Ashmead Combined School

Highlighting best practice as a representative in The Parliamentary Review

The ability to listen and learn from one another has always been vital in parliament, in business and in most aspects of daily life. But at this particular moment in time, as national and global events continue to reiterate, it is uncommonly crucial that we forge new channels of communication and reinforce existing ones. The following article from Ashmead Combined School is an attempt to do just that. We would welcome your thoughts on this or any other Parliamentary Review article.

Co-headteachers Marcus Pickover
and Michael Pearse
Celebrating success: Work
from the wonderland topic
Ashmead Combined School serves a diverse urban
community in Buckinghamshire. Close to 20 per cent
of the school’s intake of 721 pupils are classed as
disadvantaged and it caters for 32 different home languages,
placing it in the top 20 per cent of all schools for the proportion
of pupils who speak English as an additional language.
Despite these potential barriers, the Co-headteachers Marcus
Pickover and Michael Pearse have continued the work of their
predecessor in developing a creative curriculum that has led the
school to consistently be in the top 10 per cent nationally for
progress in each of the last three years with no attainment gap
for disadvantaged pupils.
Imagine doing a job every day where every hour or so you had to change the job
and the focus and contend with something completely different and unrelated. Or,
to put that into the context of a classroom, imagine being a child who had to move
from writing a formal letter to the local authority to request a safer route to school,
to learning Spanish supermarket vocabulary and phrasing, to making a model
bridge, to discussing the main differences between Christianity and Hinduism, all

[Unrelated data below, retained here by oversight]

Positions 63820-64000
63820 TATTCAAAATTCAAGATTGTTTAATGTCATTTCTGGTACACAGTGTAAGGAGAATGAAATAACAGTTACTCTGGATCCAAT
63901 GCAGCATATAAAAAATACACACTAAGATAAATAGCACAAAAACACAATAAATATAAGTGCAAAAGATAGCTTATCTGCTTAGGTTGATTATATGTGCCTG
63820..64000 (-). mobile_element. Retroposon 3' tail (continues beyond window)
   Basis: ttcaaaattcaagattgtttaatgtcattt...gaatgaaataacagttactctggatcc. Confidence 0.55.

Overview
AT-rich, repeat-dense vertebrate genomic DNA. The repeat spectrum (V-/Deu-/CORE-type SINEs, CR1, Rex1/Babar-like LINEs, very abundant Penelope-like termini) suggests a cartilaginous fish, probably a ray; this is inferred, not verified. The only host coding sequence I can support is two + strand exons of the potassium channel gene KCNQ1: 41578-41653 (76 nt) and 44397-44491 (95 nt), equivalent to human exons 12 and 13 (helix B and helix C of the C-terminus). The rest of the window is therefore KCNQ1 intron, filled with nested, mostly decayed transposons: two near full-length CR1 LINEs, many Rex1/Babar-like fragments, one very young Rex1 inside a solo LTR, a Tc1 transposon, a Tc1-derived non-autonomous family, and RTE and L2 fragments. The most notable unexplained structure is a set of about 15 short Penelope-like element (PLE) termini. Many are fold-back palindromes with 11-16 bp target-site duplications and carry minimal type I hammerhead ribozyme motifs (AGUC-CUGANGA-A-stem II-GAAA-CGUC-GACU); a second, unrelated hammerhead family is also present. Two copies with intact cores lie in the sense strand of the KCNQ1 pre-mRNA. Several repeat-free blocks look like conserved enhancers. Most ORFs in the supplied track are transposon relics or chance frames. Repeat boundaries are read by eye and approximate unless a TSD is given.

within the space of three hours.
Many adults could not cope with this intensity of change and yet this is common
practice daily in many schools. So rather than think of disadvantage as being a
barrier to learning, we consider what curriculum organisation could look like and
then remove that barrier. We make relevant links between subjects and have a
»Co-headteachers: Marcus
Pickover and Michael Pearse
»Founded in 1977
»Based in Aylesbury,
»Type of school: Mainstream
combined school for pupils
aged 2 to 11
»No. of students: 721
»No. of staff: 97
Ashmead Combined
Highlighting best practice
core theme running throughout the
learning, thus making it more relevant
for the pupils who are engaging. We
choose a picture book in which the
story, themes and characters become
familiar to the children, and all lessons
are then linked to these themes and
concepts from the book.
For example, we chose
The Lighthouse
Keeper’s Lunch
as our topic book and
have used the story as a theme for a
number of different subject disciplines.
In literacy the children would be
writing instructions for how to make
Mr Grinling’s lunch. In maths they
would be investigating how many
pieces of bread Mrs Grinling uses in a
week or a month to make his lunch. In
science, pupils would be investigating
light and electricity so that when
they made their own lighthouses in
design technology they could light
them. In geography the pupils may be
comparing their locality to that of a
coastal destination, while in Spanish